Noe Valley Voice December-January 2001

Languages Are a Specialty for New Principal at Fairmount

By Heidi Anderson

Riza Gutierrez became the new principal at Fairmount Elementary School in September, replacing Linda Luevano, who held the position for six years. Luevano was promoted last June to associate superintendent for the San Francisco Unified School District. Fairmount, at 65 Chenery Street, enrolls about 350 students -- from Noe Valley, Glen Park, the Mission, and Bayview­Hunters Point.

Gutierrez is eager to say "hi" to everyone in her new community. It's all right, though, if you don't speak English. Gutierrez speaks fluent Spanish. She also can converse in German. And if she really needs to, she might greet you in Serbo-Croatian.

"I grew up in lots of places," Gutierrez explains. She lists Southern California, Colorado, Maryland, Germany, and the former Czechoslovakia. Her father was a colonel in the U.S. Air Force.

"My first language was Croatian, but I don't remember it," she says. "My second was German, then English, then Spanish."

Gutierrez had picked up a little Spanish in high school when she participated in Amigos de las Americas and worked a few summers in Costa Rica and Ecuador. But she became more interested in college, where she met her future husband Carmelo, who spoke only Spanish. She went on to earn her teaching credential from the National Hispanic University in San Jose, Calif. She now lives in Pacifica with her husband and two children, Ricardo, 7, and Alejandro, 2.

That she loves languages, and has been exposed to several, helps her in her new role at Fairmount. Almost half of Fairmount's students are enrolled in a Spanish-immersion program.

Gutierrez also has experience teaching. She taught kindergarten for six years and first grade for one year in South San Francisco. All her classes were either Spanish or Spanish-English bilingual.

Still, Gutierrez, 35, is a rookie at running a public school in San Francisco. And she admits facing many challenges. "This is a huge transition. Fairmount not only lost its principal, but also its secretary of several years, and some staff. I have a totally open-door policy and must make myself available to everyone."

She also has to ensure that students improve their test scores under her supervision. Until recently, Fairmount was known for its meager scores and it had a general reputation as an underperforming school.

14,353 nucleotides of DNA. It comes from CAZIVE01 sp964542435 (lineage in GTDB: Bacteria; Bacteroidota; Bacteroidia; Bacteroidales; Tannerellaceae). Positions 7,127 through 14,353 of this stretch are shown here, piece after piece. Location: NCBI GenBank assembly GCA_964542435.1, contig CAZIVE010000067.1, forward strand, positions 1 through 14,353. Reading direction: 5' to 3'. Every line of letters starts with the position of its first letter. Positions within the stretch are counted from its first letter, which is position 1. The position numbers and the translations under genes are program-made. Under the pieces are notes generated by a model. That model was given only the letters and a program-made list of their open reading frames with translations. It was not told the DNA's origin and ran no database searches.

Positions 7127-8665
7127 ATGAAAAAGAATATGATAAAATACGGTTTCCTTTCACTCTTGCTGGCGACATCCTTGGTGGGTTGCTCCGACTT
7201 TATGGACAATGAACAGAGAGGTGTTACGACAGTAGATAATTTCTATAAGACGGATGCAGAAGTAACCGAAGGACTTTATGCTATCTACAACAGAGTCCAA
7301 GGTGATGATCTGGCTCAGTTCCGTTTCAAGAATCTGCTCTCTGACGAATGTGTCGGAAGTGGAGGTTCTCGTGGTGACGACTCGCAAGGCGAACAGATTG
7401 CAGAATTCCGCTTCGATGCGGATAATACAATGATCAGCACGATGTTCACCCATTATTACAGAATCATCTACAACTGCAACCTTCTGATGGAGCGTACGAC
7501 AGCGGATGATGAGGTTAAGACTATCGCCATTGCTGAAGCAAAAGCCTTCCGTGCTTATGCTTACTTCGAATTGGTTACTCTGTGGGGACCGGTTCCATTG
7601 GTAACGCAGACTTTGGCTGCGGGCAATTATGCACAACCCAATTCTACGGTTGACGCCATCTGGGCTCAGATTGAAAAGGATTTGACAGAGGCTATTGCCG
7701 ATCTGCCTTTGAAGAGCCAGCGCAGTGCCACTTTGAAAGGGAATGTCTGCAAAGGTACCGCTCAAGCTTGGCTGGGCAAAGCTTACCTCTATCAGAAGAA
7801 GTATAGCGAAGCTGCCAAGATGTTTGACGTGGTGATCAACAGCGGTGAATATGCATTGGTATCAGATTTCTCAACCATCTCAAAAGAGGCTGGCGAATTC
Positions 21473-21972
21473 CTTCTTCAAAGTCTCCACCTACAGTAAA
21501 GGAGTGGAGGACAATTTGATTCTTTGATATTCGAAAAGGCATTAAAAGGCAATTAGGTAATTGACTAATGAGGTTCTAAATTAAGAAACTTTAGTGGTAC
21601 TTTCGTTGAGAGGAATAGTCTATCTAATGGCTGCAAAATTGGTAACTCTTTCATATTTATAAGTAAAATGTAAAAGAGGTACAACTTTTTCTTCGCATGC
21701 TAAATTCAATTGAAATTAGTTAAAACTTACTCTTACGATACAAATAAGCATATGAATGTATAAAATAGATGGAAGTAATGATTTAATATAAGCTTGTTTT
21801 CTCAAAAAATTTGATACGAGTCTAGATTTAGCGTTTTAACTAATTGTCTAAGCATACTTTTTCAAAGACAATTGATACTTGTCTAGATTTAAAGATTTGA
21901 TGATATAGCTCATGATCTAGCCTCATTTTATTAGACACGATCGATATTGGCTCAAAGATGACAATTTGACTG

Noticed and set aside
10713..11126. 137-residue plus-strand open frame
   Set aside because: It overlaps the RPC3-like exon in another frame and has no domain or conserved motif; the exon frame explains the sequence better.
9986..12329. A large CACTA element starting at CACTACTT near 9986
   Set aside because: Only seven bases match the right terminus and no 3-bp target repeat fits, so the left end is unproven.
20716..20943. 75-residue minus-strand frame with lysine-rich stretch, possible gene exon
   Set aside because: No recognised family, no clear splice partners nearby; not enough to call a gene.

"Actually, the students' scores have gone up in small steps for the past three or four years," says Gutierrez. "They met their target goal last year." This earned Fairmount a $2,500 bonus, which is being put toward schoolwide cultural programs.

But as it is with all public schools in San Francisco, Fairmount must continue to show progress. So Gutierrez is planning a big push in academics.

"The kids will continue to work on their test-taking skills," she says. And teachers, too, will get a chance to sharpen their skills. "I've planned some professional development days for something called 'differentiated instruction,' where they'll learn more about teaching kids who have different learning styles."

She also is taking time to assess the two largest programs at Fairmount, the Spanish-Immersion Program and the English Language Development Program. About half of the students are enrolled in Spanish-Immersion.

But she promises not to fix things unless they're truly broken. "I don't want to come in here and change the world," she says. "My specific goals this year are to help teachers to be successful and to keep working to bring more parent volunteers into the school."

That means a lot of meeting and greeting, and a crash course in school bureaucracy. "I'm getting support from people all over the district to learn how to do some of this," Gutierrez says, gesturing toward a pile of papers on her desk. The school district also provides formal training in how to be a good principal.

"But training takes time, too," she says. "I find myself putting the kids to bed at night and tackling paperwork I couldn't finish during school hours.

"I love being with the students and everybody -- that part is easy," laughs Gutierrez. "But with all the challenges this year, I'd have to say paperwork is one of the biggest."